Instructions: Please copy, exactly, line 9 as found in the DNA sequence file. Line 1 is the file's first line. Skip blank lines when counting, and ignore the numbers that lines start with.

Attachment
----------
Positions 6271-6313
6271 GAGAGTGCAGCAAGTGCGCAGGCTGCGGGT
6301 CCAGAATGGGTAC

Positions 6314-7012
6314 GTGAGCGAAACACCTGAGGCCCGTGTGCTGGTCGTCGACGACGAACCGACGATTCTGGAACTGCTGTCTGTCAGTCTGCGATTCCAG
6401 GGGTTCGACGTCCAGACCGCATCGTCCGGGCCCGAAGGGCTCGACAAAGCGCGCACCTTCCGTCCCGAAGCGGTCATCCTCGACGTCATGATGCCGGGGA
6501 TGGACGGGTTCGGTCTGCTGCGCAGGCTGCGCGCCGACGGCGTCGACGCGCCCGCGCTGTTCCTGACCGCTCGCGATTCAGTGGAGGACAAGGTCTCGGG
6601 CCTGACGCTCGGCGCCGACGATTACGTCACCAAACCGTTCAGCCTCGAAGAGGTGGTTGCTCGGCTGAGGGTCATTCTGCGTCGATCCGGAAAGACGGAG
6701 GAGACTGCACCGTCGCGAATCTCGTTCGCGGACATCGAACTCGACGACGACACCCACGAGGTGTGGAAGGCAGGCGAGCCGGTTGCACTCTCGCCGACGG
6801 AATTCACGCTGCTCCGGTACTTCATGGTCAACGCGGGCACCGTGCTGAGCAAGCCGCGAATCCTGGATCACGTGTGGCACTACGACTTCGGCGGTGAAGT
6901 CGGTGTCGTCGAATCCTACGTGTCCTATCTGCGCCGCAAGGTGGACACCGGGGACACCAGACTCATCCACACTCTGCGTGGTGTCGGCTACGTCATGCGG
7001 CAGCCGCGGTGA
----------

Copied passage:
6701 GAGACTGCACCGTCGCGAATCTCGTTCGCGGACATCGAACTCGACGACGACACCCACGAGGTGTGGAAGGCAGGCGAGCCGGTTGCACTCTCGCCGACGG